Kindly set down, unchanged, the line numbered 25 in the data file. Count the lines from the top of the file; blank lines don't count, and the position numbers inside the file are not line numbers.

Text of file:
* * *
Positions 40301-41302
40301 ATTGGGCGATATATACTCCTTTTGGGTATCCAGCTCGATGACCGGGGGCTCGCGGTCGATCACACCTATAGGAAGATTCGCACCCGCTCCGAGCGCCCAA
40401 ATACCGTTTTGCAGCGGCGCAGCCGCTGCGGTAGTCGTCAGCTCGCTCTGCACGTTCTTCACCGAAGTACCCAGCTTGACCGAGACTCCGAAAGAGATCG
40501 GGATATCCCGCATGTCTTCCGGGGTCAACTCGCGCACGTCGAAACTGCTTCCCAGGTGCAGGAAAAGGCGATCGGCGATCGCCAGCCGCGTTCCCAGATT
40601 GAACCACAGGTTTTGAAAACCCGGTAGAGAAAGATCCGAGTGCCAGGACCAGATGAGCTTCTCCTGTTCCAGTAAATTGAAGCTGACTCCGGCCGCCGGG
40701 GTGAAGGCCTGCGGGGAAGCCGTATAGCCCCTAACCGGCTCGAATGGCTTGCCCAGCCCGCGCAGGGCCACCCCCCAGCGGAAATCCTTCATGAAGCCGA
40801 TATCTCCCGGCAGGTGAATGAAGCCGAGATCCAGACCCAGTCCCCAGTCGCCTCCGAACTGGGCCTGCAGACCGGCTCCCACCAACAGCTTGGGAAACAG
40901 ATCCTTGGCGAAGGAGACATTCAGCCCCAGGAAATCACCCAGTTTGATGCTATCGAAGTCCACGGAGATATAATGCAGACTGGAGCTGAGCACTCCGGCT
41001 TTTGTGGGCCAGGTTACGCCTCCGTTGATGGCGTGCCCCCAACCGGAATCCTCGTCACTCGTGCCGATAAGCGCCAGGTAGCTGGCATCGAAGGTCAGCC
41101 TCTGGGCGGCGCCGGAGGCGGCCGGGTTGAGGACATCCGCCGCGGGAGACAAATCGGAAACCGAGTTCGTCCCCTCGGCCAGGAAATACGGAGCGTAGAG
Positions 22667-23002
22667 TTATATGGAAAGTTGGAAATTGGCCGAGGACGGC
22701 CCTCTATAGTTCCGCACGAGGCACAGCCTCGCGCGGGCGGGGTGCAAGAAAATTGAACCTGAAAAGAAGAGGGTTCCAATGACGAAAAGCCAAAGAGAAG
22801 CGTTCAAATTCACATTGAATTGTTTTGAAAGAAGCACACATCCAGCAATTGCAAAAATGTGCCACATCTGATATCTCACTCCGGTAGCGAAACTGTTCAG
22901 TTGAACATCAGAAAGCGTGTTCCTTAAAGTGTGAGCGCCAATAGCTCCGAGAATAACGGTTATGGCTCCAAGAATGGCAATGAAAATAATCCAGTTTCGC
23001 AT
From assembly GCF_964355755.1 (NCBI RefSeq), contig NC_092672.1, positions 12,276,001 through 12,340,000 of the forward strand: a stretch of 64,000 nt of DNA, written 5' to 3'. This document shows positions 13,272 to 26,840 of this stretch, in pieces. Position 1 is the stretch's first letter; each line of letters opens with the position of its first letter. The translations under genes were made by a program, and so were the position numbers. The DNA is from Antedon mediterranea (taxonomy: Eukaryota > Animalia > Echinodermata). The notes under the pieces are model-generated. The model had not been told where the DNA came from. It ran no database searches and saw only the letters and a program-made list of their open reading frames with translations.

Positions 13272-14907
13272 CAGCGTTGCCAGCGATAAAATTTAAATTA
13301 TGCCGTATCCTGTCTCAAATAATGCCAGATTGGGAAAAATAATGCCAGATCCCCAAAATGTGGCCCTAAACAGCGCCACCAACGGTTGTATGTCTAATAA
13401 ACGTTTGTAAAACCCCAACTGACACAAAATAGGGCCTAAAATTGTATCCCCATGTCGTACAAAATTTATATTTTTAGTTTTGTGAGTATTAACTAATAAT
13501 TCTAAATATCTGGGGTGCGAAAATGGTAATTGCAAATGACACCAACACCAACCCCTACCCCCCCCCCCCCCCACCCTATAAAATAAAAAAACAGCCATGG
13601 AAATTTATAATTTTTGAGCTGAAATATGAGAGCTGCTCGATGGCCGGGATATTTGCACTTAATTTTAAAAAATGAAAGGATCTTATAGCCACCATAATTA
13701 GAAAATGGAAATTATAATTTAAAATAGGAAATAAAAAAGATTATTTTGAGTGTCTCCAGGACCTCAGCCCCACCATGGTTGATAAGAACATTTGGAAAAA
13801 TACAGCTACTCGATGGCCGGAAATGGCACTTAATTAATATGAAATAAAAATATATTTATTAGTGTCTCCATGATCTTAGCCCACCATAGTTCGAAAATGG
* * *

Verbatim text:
13801 TACAGCTACTCGATGGCCGGAAATGGCACTTAATTAATATGAAATAAAAATATATTTATTAGTGTCTCCATGATCTTAGCCCACCATAGTTCGAAAATGG